Twenty-eight years ago, Tualatin decided to balance residential and industrial development; now everyone wants to be balanced
TUALATIN - In the next four years, Tualatin city officials expect the 300 acres of undeveloped industrial land in the city to be gobbled up by businesses.
Which businesses is still to be decided. But if Tualatin's track record for attracting international and unique companies is any indication, it could be a lot of cool things.
In 1973, John Paulson moved his pitching machine business from Lake Oswego to 89th Street in Tualatin. Thirty-five years later his sons, Butch and John, still own and run the Tualatin business, Jugs Inc., now a company with a worldwide market.
'We're the only company left, family business I mean, that hasn't been bought out in the softball/baseball market,' said Jugs President Butch Paulson.
The company specializes in affordable pitching machines sold to families, little leagues and college teams.
Paulson said his company dominates in the training pitching machine market by supplying about 75 to 80 percent of the worldwide demand. And after a few growth spurts in Tualatin - a move from 89th Street to Herman Road and an expansion to a 44,000-square-foot facility - Paulson said the family-owned business is comfortable in Tualatin.
Since the mid 1980s, Tualatin has strived to become more than just a bedroom community. And with just less than half of the land in Tualatin designated for industrial or commercial zoning, the city appears to be keeping up with its plan to have a diversified economy.
Tualatin Community Development Director Doug Rux noted that in the '80s Tualatin officials decided they wanted to be a balanced community.
'Now everyone wants to be balanced,' he said.
Rux pointed back to 2001 when businesses started to feel the pinch of a slowing economy. While some cities with a concentration of hi-tech jobs saw a lot of companies close their doors, Rux said Tualatin didn't.
'Some companies scaled back in other cities,' Rux said. 'But in Tualatin there wasn't a lot of closures.'
From school textbooks and school technology to a Coca-Cola distribution site and a pitching machine company, the business community has constantly kept Tualatin officials guessing about what might come next.
The Northwest Textbook Depository Co. arrived in Tualatin almost 20 years before city officials had a vision of a community balanced with business and residential.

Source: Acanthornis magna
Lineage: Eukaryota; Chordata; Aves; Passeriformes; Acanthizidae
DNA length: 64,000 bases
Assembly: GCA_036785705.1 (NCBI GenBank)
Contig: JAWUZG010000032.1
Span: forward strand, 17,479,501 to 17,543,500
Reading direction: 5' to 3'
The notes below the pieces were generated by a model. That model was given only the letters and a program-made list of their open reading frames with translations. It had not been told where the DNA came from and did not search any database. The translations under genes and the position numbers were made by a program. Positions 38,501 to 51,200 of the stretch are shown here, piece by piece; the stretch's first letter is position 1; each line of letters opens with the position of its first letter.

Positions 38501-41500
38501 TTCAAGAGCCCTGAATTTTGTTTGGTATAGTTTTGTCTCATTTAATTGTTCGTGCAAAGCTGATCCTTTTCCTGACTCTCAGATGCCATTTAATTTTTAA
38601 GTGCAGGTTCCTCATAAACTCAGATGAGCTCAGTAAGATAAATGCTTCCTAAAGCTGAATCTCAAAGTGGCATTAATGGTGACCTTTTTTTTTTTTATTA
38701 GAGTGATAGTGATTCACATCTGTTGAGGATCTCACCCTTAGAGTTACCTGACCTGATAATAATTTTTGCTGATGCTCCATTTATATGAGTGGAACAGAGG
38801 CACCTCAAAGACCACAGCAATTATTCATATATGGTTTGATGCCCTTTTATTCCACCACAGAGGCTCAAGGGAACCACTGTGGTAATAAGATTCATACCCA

In 1965, people thought the owners of Northwest Textbook Depository were crazy. The company moved its headquarters to a vacant lot on the east side of I-5 in Tualatin. With no gas stations, no fast food joints or businesses of any kind around the site, Elmer Seeley, now president of the company, admitted that the move was unusual for its time.
But today with shipping to school districts in three states done via trucks taking I-5, Seeley said, it was a smart move. Today an expanded 150,000-square-foot building on McEwan Road allows the textbook company to keep pace with orders for millions of textbooks from school districts in Oregon, Washington and Alaska.
For the last 18 years, the Coca-Cola Bottling Company of Oregon has been operating a sales and distribution center on Avery Street. A plant in Wilsonville is where the bottling company mixes with water the secret formula obtained from Coca-Cola. But the plant in Tualatin is responsible for loading the bottles and cans onto trucks for distribution. Total the bottling company in Tualatin has 150 employees including drivers and sales people.
And residents are bound to see more trucks entering and leaving the bottling site in the summer, also known as the busy season said Dora Wong spokeswoman for the Coca-Cola Bottling Company of Oregon.
And just five years ago LightSPEED Technologies moved to its Herman Road headquarters. The company which specializes in classroom amplification systems considers itself to be on the cutting edge of its market, said Bruce Bebb, the company's marketing communications director. The company's main product is a wireless infrared microphone worn by teachers that picks up speech and amplifies the sound through speakers set up in the classroom. Bebb called it a high-tech PA system.
The Tualatin LightSPEED site is the headquarters for the company's international sales, which primarily has customers in the United Kingdom, Australia and Sweden. Bebb said the acceptance of the company's technology as typical classroom equipment has been slow going.
'But there's no doubt our products are becoming popular,' said Bebb.
Industrial businesses seem to have flocked to Tualatin for several reasons - the close vicinity to I-5 and 99W, the ready-to-be-developed land and good land prices further away from Portland. The only problem with Tualatin's conduciveness to continued industrial growth is traffic. Rux said that he talks with all businesses about the city's plans to address traffic issues.
But despite the traffic concerns, Butch Paulson said he wouldn't want his business located anywhere else.
With international distributors, parts made in Taiwan and mainland China and a growing demand for newer products that cater to sports like lacrosse and soccer, Butch admitted that Jugs has grown bigger than his father ever could have imagined.